WILD began with Cheryl Strayed’s own personal story – that of a woman still reeling from the sudden loss of her inspiring mother, a wrecked marriage and a headlong dive into unabashed self- destruction who decides to put a halt to it all and takes a seemingly preposterous adventure. With zero outdoors experience, a monstrously heavy backpack and fueled by little but her own ragged will, Strayed set out to hike the PCT, the longest, toughest and wildest through-trail in America, completely alone. Barely a few minutes into her trek, she considered quitting. But she persevered and during those few months, she found reminders of joy, courage and beauty amid the fear, exhaustion and peril. It was an adventure that helped her put her life back together again and emerge with a raw but remarkable story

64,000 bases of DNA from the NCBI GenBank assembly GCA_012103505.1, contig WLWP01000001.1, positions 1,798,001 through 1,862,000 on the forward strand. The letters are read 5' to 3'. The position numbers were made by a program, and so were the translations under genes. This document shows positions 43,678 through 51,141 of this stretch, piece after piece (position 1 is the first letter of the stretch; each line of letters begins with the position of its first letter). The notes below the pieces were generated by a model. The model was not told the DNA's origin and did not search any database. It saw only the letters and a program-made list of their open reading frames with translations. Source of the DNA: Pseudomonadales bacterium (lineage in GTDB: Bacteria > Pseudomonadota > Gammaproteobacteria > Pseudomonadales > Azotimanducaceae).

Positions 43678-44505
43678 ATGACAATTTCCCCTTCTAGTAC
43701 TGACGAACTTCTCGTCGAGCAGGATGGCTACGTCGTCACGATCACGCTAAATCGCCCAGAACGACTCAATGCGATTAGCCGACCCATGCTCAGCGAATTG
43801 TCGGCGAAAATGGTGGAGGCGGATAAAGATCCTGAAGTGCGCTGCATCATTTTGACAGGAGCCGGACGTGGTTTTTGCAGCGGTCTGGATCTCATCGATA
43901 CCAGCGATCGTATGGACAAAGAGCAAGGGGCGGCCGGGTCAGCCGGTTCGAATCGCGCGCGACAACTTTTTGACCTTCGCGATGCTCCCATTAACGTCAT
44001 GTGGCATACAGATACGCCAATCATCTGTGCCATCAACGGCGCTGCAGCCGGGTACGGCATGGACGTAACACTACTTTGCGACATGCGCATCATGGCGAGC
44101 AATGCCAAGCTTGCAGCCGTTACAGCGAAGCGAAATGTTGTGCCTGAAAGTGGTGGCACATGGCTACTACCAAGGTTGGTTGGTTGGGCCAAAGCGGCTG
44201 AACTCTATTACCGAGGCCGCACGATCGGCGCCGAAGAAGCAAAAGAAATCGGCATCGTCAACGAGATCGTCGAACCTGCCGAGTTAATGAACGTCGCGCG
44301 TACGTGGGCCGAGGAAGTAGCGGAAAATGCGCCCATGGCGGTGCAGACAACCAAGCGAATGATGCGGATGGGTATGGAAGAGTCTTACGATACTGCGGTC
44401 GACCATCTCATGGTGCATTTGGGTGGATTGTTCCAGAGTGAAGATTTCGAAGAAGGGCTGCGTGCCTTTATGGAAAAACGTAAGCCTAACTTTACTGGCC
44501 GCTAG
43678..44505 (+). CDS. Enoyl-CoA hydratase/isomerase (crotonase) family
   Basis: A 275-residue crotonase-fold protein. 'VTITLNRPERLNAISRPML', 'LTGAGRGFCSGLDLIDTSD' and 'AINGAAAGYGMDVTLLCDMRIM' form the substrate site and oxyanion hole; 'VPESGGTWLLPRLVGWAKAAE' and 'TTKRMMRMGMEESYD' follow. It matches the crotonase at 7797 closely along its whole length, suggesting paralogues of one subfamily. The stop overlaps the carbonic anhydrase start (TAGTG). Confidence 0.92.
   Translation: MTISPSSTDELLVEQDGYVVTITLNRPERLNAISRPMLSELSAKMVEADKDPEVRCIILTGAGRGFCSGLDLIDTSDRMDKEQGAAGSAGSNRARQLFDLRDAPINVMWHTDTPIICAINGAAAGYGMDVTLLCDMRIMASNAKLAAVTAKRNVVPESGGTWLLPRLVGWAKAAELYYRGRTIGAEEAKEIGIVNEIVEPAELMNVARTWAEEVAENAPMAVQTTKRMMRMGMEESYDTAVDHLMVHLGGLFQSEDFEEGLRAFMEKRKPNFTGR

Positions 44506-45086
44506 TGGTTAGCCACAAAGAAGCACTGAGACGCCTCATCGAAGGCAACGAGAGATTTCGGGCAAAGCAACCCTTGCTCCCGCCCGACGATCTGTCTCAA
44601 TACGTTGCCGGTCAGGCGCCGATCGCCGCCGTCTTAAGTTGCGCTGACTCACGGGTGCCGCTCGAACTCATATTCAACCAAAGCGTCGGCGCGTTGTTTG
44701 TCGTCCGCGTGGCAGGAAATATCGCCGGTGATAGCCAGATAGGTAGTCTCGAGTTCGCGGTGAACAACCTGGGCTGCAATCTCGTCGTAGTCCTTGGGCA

Recalls Strayed: “It was a huge physical undertaking for me to hike the PCT for 94 days, but it was also very much a spiritual journey. I turned to the trail as many people turn to the wilderness-- at a time when I felt lost and desperate, when I was in a place where I didn’t know how to move forward. In many ways the trail taught me to literally just put one foot in front of the other again.”
Strayed’s story meant a lot to her personally but she couldn’t have foreseen how deeply her writing would tap into other people’s longing for a transformative experience. As soon as Wild was published in 2012 it hit the best-seller lists and drew critical raves, as much for its irreverent yet movingly candid style as for its adventurousness. The New York Times Book Review called it a “literary and human triumph” and The Boston Globe said Wild is “an addictive, gorgeous book that not only entertains, but leaves us the better for having read it.